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  • Te Waikamihi Lambert

Treaty partners: VUWSA x NT

Te Waikamihi Lambert  |  Ngāti Awa, Tūhoe, Ngāti Ruapani, Ngāpuhi


Ngāi Tauira—Māori Students Association at Te Herenga Waka—represents Māori students and works closely with Te Aka Tauira—VUWSA—as treaty partners on various boards and committees. Our purpose is to make Māori students feel culturally safe in a western institution, and serve as a family away from home through our range of services. 


The purpose of this article is to share with the general student body how Ngāi Tauira and Te Aka Tauira—VUWSA—work together as treaty partners in the realm of student governance, as we navigate how to effectively embody the principles set out Te Tiriti o Waitangi within decision making processes. 


Our partnership is in essence co-governance at a student level, which is based on the principles of tino rangatiratanga vs kāwanatanga as guaranteed in Te Tiriti o Waitangi. VUWSA recognises Māori as tangata whenua of Aotearoa, with Ngāi Tauira having tino rangatiratanga over Māori student affairs. In turn Ngāi Tauira recognises non-Māori as tangata tiriti with VUWSA reserving the right of kāwanatanga—governorship over decision making regarding the rest of the student body. 


I’d like to reaffirm that there is a significant difference between having a relationship and having a partnership. A relationship generally implies a connection or interaction, which can be formal or casual. A partnership, by contrast, involves having a formal and structured collaboration aimed at achieving shared goals or objectives. Although most of the time we operate on a good faith basis, we do have key written documents which are at the core of our partnership. These documents include an MoU (memorandum of understanding), VUWSA’s Te Tiriti o Waitangi statute, and a document outlining the tikanga and protocols of their gifted name—Te Aka Tauira.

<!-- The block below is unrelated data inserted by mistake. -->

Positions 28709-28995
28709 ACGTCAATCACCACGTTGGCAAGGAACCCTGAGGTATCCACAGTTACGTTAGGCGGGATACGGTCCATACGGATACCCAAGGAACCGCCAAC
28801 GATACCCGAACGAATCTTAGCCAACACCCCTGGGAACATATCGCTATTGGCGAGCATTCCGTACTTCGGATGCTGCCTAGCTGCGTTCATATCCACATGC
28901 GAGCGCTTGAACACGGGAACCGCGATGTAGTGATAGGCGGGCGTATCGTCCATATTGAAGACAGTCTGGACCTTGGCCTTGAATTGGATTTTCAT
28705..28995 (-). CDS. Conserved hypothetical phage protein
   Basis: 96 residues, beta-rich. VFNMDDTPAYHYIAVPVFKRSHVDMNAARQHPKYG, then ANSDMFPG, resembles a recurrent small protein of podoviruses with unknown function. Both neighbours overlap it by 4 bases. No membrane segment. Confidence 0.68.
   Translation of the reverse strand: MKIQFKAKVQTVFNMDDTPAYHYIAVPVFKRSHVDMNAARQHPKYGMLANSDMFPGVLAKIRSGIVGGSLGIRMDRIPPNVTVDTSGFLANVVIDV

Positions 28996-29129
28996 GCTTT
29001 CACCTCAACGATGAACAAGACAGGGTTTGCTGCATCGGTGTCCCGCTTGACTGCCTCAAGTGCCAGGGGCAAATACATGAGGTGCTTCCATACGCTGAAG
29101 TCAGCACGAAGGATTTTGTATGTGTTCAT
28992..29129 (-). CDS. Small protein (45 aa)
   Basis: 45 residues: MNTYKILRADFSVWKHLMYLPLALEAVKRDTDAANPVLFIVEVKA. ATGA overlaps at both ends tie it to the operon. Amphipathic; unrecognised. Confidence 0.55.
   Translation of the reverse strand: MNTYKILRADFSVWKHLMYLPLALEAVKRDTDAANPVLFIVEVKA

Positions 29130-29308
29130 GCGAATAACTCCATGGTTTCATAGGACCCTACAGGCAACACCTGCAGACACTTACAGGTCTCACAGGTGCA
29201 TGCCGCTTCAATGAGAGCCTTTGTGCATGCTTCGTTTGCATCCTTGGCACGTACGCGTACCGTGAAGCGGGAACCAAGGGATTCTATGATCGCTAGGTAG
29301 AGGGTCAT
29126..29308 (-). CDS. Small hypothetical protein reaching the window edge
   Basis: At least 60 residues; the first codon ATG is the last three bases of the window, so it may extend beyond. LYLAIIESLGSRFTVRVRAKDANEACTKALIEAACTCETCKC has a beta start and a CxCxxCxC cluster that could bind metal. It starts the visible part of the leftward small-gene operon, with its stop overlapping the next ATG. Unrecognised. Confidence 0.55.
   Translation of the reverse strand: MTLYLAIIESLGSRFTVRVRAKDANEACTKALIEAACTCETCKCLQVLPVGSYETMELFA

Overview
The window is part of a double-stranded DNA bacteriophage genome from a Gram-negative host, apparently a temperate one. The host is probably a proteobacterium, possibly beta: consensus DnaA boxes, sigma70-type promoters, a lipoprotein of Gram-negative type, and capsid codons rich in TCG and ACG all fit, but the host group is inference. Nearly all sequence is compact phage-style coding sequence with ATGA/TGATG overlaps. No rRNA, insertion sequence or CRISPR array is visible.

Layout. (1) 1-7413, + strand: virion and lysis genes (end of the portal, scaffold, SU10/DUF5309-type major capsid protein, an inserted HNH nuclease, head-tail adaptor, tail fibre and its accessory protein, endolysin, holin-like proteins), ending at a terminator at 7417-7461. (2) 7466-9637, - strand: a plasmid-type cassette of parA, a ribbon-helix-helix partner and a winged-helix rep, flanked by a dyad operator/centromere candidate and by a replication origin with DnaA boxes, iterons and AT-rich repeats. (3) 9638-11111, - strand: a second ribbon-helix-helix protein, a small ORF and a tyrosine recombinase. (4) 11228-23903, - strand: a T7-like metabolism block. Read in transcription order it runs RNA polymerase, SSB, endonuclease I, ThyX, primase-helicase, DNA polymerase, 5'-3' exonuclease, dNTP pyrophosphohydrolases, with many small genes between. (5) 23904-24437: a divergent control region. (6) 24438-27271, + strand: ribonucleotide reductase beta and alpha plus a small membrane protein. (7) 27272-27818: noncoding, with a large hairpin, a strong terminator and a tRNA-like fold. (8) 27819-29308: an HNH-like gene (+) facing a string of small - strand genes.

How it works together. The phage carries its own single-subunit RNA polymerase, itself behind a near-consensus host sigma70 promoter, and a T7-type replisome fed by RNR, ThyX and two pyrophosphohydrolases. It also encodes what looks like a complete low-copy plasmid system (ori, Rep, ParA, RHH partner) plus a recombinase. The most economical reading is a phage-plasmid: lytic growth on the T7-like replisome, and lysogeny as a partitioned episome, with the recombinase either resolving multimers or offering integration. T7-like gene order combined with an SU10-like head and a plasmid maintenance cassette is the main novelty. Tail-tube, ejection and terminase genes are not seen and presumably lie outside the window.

It is also important to note that disparities of funding and resources still exist between Ngāi Tauira and VUWSA. For example, although Ngāi Tauira and VUWSA are equal partners who do the same hours and work on almost everything together, the Ngāi Tauira executive is currently not remunerated for their work, whereas the VUWSA executive is. This is due to the complacency of the University to formally recognise the work and value Ngāi Tauira offers. VUWSA trust has graciously decided to remunerate the NT presidents for 2024, with the hopes that the university will pick this up in 2025—and eventually remunerate the whole executive, too. The documents outlined in this article provide a framework which aims to eliminate these disparities. 



He Whakapūmautanga I Te Hononga I Waenga I A Ngāi Tauira Me VUWSA 


This document establishes a written and formal agreement between both parties that is mutually productive, beneficial, and seeks to realise the articles of Te Tiriti o Waitangi in the context of the University. A few key features include: